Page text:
I think it’s fair to presume that everyone reading this has, at some point, dreamt about saving the world. We feel like we’re doing our part when we condemn our government’s climate policy on social media, or take part in a weekend rally against racism. But for most of us, that’s as far as we go. After all, saving the world from itself is far from an easy mission. It takes sacrifice, risk, and a little bit of desperation – and even then it seems all but impossible for a single person to make a real impact.
Icelandic director Benedikt Erlingsson’s new film Woman at War is a fable of one woman who is willing to put everything on the line to protect her country from those who would strip it to its bones. Featuring stunning vistas, an innovative style, and a wonderful sense of humour, the movie manages to combine an intelligent perspective on its topics with crowd-pleasing elements that make it a standout in the year so far.
Halla (Halldora Geirharosdottir) is not who you think of when you picture a world warrior. A personable and professional 49 year-old choirmaster, nobody would pick her as the so-called ‘Mountain Woman’ who sabotages power lines and steals plastic explosives in an effort to bring multinational energy companies to their knees. Her efforts are simple but considered, and always fraught with danger.
When a fifth attempt at halting production at a Rio Tinto aluminium plant fails, and the government reconfirms its support for the company, Baldvin (Jörundur Ragnarsson), a government official and member of Halla’s choir, encourages her to stop. The risks are growing to the extent Baldvin checks whether a nearby printer is connected to the internet in case they’re being spied on.
It’s not enough to dissuade Halla, but an unexpected call one afternoon might. The caller informs Halla that adoption laws have changed, and that her request to mother a child from the Ukraine has been accepted. Suddenly, the stakes of her battle have changed. She has someone else’s future to consider. But what should take precedence?
Woman at War explores this question both through Halla’s subsequent actions, and her relationship with her yoga teaching twin sister Ása (also played by Geirharosdottir). Both think they are capable of changing the world, but Halla sees her sister’s path as a selfish one, while Ása is quick to label the Mountain Woman an extremist.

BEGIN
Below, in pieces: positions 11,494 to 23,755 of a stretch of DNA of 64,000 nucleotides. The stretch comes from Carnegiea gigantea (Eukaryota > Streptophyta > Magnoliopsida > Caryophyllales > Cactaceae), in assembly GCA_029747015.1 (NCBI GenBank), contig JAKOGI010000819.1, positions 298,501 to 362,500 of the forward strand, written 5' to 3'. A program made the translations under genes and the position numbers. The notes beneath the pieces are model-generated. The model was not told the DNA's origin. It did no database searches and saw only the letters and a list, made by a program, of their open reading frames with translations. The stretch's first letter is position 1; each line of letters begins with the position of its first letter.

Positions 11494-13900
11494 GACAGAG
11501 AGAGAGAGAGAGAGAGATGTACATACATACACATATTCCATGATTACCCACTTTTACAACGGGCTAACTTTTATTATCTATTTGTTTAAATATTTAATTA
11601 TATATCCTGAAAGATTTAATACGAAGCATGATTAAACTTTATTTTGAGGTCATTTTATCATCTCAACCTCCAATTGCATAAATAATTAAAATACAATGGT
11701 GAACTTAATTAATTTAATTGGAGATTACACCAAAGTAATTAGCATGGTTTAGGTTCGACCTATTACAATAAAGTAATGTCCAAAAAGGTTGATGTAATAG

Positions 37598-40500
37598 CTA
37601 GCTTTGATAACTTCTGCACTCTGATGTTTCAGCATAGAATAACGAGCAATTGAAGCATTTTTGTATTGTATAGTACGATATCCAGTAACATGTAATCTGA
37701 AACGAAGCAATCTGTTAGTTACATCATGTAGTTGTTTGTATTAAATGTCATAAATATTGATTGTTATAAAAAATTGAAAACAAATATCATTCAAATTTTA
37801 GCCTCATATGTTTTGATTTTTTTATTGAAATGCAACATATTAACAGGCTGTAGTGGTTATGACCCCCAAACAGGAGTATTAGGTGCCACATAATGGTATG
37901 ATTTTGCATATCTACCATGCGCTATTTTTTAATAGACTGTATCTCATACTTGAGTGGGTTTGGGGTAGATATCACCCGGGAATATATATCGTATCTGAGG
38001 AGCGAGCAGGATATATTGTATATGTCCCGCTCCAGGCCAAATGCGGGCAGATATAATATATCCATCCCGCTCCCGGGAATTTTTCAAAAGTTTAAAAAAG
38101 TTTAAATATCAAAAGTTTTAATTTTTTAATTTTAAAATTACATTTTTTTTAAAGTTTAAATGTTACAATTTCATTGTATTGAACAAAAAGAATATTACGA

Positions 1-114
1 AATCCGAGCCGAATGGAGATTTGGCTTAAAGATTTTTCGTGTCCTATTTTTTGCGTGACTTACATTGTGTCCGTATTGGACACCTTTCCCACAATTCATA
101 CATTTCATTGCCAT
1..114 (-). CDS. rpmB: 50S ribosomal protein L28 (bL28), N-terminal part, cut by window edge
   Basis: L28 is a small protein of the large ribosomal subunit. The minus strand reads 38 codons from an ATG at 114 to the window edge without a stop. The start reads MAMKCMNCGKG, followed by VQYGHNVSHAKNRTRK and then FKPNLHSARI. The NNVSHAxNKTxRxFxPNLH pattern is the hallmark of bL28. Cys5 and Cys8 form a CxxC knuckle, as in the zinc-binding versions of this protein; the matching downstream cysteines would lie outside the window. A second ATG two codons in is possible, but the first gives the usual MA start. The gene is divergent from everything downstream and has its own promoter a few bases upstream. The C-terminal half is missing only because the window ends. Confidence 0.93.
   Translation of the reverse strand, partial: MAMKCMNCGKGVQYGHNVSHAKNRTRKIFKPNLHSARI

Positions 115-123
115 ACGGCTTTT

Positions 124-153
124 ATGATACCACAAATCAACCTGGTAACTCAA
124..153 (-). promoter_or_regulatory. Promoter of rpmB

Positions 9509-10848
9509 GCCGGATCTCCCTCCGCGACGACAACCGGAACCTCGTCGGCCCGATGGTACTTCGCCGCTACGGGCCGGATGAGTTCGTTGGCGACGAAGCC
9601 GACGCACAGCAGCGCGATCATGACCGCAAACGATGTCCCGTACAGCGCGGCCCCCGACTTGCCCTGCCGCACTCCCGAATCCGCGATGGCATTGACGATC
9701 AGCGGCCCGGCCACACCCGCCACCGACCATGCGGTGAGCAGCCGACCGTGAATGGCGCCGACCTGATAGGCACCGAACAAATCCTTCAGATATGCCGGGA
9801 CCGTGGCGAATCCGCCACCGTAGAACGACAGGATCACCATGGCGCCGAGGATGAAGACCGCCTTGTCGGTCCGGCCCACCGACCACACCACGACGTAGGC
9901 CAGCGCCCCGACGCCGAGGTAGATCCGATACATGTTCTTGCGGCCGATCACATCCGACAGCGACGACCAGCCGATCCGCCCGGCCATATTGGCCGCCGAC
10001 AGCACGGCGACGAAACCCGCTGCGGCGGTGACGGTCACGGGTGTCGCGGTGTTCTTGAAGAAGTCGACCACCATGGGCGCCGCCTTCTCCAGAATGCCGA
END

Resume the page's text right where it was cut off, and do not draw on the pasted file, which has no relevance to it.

Erlingsson scatters quickly, often humorous elements through the film to ensure it never gets too serious. A scene involving Halla, a ram, and a patrolling helicopter is sure to bring a laugh, as are the numerous arrests of a lost, slightly-dark skinned Spanish tourist (Juan Camillo Roman Estrada) who the authorities constantly blame for Halla’s attacks.
The most interesting of these quirks, however, is the physical presence of a trio of musicians (Davíð Þór Jónsson, Magnús Trygvason Eliasen, Ómar Guðjónsson) and Ukranian singers (Iryna Danyleiko, Galyna Goncharenko, Susanna Karpenko) in key moments throughout the film. At first, Halla seems unaware of them, but as Woman at War continues, they play a greater part in the proceedings. It’s an inspired choice that suits the movie surprisingly well.
The film’s climax is the only moment where the intelligence of Erlingsson and Ólafur Egilsson’s script stumbles, but it works thematically, if not logically. It’s a moment that’s easy to forgive in a story that never feels preachy or unbelievable, especially when it is followed shortly by a stunning final shot from cinematographer Bergsteinn Björgúlfsson’s that puts Halla’s journey in context.
Ultimately, Woman at War is a film that deserves to be seen by a wide audience. There’s plenty for everyone to enjoy here, all backed by an important theme creatively presented by a brilliant cast and crew.
Woman at War is in Australian cinemas now.